'The Ocean at the End of the Lane’ by Neil Gaiman
A lot happened in the eight-year gap between this and Neil Gaiman’s last adult novel, most notably profile-rocketing ventures into cinema with ‘Stardust’ and ‘Coraline’. The hype could easily have sunk ‘The Ocean…’, but instead it demonstrates Gaiman’s knack for picking apart and preying on our juvenile fears. Fantasy for people who don’t read fantasy.
‘The Cuckoo’s Calling’ by Robert Galbraith
We all know by now which literary wizard wrote this, but if she hadn’t been outed, would you have guessed? In a bid to escape the pressure of post-Potter expectation, JK Rowling hid behind pen name ‘Robert Galbraith’ for her first foray into crime writing. It seems to have done the trick, allowing her to write this genuinely thrilling, gripping detective tale set in London.
Click here to buy ‘The Cuckoo’s Calling’
‘The Reason I Jump’ by Naoki Higashida
Written by Naoki Higashida when he was 13 (the writer is now in his twenties), this book reveals the inner experience of a boy born with a severe form of autism. Higashida was locked in a world of silence before being introduced to an alphabet grid which allowed him to spell out words and share the isolating, sometimes devastating experience of his condition. An enlightening read.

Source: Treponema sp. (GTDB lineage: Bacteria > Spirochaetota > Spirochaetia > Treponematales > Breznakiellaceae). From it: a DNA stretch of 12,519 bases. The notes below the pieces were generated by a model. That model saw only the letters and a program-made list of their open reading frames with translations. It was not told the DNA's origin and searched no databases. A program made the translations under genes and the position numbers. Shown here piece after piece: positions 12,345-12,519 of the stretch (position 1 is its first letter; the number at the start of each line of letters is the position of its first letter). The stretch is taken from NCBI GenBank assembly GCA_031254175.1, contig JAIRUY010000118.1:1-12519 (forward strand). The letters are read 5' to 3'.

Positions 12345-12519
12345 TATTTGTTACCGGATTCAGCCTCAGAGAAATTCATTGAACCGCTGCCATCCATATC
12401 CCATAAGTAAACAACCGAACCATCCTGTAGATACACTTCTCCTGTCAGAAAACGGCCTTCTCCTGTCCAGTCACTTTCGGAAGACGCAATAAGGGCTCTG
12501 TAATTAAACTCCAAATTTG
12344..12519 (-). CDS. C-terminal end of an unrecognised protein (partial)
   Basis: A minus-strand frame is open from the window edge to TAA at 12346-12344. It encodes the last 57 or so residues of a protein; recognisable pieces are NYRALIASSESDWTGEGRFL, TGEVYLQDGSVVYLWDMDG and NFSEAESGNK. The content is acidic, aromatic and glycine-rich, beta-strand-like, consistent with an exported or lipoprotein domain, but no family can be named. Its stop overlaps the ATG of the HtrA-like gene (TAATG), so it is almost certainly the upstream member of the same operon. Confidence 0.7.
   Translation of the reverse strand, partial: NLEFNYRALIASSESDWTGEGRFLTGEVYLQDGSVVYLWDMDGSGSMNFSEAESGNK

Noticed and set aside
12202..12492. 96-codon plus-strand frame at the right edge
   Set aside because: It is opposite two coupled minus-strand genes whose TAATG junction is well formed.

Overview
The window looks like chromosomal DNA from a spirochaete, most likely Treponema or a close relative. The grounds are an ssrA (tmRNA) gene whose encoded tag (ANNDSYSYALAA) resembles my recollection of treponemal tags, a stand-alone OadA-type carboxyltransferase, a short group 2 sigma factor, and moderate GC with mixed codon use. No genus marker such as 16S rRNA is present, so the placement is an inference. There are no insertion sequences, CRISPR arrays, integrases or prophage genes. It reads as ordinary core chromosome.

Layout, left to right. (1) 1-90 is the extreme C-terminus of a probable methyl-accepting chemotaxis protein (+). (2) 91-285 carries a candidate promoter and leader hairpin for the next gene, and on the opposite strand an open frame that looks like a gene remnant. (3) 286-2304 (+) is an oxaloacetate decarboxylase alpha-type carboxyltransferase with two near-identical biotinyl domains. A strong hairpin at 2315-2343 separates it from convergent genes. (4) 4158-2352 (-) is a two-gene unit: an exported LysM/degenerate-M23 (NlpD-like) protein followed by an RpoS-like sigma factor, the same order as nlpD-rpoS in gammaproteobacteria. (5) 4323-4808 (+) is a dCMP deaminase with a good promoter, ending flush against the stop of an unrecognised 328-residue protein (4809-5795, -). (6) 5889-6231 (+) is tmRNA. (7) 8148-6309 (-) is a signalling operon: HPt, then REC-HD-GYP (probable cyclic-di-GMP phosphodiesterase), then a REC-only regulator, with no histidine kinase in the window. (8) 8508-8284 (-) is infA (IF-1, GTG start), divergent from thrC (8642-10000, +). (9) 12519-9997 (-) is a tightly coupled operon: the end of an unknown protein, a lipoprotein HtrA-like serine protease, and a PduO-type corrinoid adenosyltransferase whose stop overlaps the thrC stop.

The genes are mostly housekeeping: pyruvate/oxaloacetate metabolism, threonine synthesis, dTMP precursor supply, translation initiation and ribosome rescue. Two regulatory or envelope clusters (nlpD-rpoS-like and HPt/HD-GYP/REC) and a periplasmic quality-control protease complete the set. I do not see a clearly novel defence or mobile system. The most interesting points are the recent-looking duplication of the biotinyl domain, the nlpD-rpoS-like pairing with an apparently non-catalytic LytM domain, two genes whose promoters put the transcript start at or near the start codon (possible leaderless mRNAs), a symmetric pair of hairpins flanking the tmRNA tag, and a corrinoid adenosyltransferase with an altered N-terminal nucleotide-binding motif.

'The Universe Versus Alex Woods’ by Gavin Extence
Being hit by a meteor at ten and having a psychic single mum makes Alex a rather unusual boy. This charming, moving story follows his unusual journey into adulthood.
‘Joyland’ by Stephen King
Has there ever been a setting better suited to the macabre penmanship of the great Stephen King than a creaking, middle-America amusement park? A supernatural whodunit with a wonderfully pulpy edge.
‘Vampires in the Lemon Grove’ by Karen Russell
A collection of short stories ranging from the surreal to the really surreal, this follow-up to the American novelist’s Pulitzer Prize-nominated novel ‘Swamplandia!’ delivers everything from reincarnated American presidents to a sports tournament for sea creatures.
‘One Step Too Far’ by Tina Seskis
On occasion, haven’t we all wanted to ditch our responsibilities, change our name and run off into a new life? Emily (or is it Catherine?) takes the plunge in this smartly written thriller.
‘Big Brother’ by Lionel Shriver
Unsurprisingly, this book by the author of ‘We Need to Talk about Kevin’ isn’t brimming with sunshine. Still, there are no psychopathic teens in a story about a woman coming to terms with her brother’s life-threatening obesity.
‘Bones of the Lost’ by Kathy Reichs
Peruvian dog mummies, an airline club card and a dead teenage girl are among the unlikely elements in this rollercoaster read which sees Dr Temperance Brennan kick forensic-anthropological-ass.
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